Botanical supplements Q and A coming Nov. 8 (Environmental Factor, November 2019)
During a Nov. 8 Reddit Ask Me Anything (AMA), experts from the National Toxicology Program (NTP), National Institutes of Health Office of Dietary Supplements (ODS), the National Center for Complementary and Integrative Health (NCCIH), and the American Botanical Council (ABC) will answer your questions about botanical dietary supplements’ quality, safety, and effectiveness.
A Reddit AMA is a way for experts to share their expertise through an online question and answer session (see sidebar). Anyone with an internet connection can join the conversation and learn more about NIEHS efforts to better understand how our environment affects our health.
What do we know — and not know — about safety?
Botanical dietary supplements, sometimes called herbals or herbal dietary supplements, are made from plants, plant parts, or plant extracts. One study found that natural products, including botanical dietary supplements, are used by approximately 15 percent of adults and are widely available in the U.S. According to the American Botanical Council, Americans spent a total of $8.8 billion on botanical dietary supplements in 2018.
But just because a product is from a plant and is available for sale in stores or online does not mean it is safe. The safety of a botanical depends on many things, such as its chemical makeup, how it works in the body, how it is prepared, and the dose used.
The amount of scientific evidence for botanical supplement ingredients varies widely. Their safety is not required to be tested by the Food and Drug Administration, nor does federal law require dietary supplements be tested for effectiveness before they hit the market.
Complex, varied mixtures challenge researchers
Studying the potential effects of botanical dietary supplements has unique challenges. For example, all such compounds are a complex mixture of ingredients, making it difficult to connect active ingredients with any observed health effects.
Also, growing, harvesting, and processing conditions affect the chemical makeup of a botanical supplement. Manufacturers are challenged to produce identical products batch after batch.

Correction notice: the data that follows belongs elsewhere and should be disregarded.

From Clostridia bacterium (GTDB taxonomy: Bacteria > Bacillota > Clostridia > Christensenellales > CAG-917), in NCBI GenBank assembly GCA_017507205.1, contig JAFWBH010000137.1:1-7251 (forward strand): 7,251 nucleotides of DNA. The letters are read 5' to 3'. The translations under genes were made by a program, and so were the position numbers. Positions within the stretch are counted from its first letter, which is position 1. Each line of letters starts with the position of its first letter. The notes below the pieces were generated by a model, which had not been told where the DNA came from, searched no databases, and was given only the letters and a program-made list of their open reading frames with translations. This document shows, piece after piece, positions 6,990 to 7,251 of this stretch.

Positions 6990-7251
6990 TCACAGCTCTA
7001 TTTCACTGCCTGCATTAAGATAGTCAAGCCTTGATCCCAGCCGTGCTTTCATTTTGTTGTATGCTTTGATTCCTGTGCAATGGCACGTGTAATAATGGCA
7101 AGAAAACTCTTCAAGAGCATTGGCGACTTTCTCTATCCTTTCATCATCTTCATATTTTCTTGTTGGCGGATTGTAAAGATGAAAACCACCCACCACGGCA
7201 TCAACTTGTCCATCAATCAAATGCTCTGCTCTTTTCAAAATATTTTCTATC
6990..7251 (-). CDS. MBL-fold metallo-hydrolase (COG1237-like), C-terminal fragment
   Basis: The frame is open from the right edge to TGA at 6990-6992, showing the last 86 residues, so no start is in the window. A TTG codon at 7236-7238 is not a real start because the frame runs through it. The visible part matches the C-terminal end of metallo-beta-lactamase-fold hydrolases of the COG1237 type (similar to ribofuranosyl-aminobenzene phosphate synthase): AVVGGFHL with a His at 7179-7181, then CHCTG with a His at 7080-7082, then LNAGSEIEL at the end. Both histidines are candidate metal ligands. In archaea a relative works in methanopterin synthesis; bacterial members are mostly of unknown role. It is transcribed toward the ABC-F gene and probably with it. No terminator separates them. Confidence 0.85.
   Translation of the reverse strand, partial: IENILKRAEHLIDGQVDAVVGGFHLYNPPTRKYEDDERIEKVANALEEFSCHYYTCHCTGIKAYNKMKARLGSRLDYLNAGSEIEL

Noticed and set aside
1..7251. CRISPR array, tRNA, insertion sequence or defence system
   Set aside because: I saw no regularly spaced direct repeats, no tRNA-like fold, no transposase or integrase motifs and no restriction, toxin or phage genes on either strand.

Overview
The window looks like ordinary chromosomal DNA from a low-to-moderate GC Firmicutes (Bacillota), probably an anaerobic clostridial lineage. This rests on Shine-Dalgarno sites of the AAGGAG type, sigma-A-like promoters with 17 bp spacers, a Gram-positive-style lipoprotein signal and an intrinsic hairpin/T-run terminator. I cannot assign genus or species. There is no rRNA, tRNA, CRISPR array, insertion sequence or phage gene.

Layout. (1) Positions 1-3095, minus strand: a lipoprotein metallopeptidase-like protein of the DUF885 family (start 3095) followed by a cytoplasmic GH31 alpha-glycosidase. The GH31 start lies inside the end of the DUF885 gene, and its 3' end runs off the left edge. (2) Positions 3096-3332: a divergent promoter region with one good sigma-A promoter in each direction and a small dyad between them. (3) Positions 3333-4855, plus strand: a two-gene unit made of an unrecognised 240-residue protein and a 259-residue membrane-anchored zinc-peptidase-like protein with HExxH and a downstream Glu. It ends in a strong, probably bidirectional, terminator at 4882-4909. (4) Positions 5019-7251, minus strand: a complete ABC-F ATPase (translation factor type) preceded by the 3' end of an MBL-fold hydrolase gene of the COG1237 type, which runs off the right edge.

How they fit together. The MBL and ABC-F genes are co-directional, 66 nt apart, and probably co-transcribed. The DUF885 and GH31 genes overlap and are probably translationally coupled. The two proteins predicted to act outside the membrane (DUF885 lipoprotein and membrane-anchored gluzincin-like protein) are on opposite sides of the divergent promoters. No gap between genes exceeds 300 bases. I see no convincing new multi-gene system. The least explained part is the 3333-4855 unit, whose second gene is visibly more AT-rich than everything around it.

In addition, products may be contaminated either accidentally or intentionally via adulteration. Determining the presence of contaminants such as heavy metals, microbes, undeclared ingredients, or pesticides in botanical dietary supplements needs to be part of routine quality control to protect safety.
See the NTP fact sheet for more information on NTP botanical dietary supplement testing program.
The AMA hosts are all experts on studying botanical dietary supplements to better understand their quality, safety, and efficacy.
Cynthia Rider, Ph.D., is a toxicologist in the NTP Toxicology Branch, where she leads efforts to characterize the effects of botanical dietary supplements that are studied in the NTP testing program. NTP conducts toxicology studies in animal models to understand what happens once the supplement enters the body. Rider spent her formative years on the tiny Pacific Island of Kwajalein, in the Marshall Islands, which is now threatened by rising sea levels.
D. Craig Hopp, Ph.D., is the deputy director of the NCCIH Division of Extramural Research. He manages large-scale projects, such as research centers focused on drug-natural product interactions and improved natural product technologies. Hopp also provides scientific leadership in the NCCIH research portfolio on the biological activities of natural products. Craig is an avid DIYer who has completed several major renovations at his home and handles all his own automotive repairs.
Stefan Gafner, Ph.D., is the chief science officer at ABC. He answers inquiries from council members, in particular those relating to quality control and analytical methods. As technical director of the Botanical Adulterants Prevention Program, he writes, edits, and ensures accuracy of the program’s publications and other content. Stefan grew up in Switzerland, and on rare occasions, you may actually hear him yodeling — or at least trying to.
Adam Kuszak, Ph.D., is a health scientist administrator at ODS and director of the office’s Analytical Methods and Reference Materials Program (AMRM). Through AMRM, Kuszak supports scientific resource development and promotes biomedical research on dietary supplements and natural products work in the body. In his free time, Adam has a passion for exploring the world through photography, and for world-building through modeling.
Tyler Ramsey is a second-year student at Campbell University School of Osteopathic Medicine and a former postbaccalaureate fellow at NIEHS. His research looks at essential oil components and their potential link to breast growth in young children. Tyler enjoys spending free time in the gym and walking his 3-year-old golden retriever.
(Sheena Scruggs, Ph.D., is digital content coordinator for the NIEHS Office of Communications and Public Liaison.)
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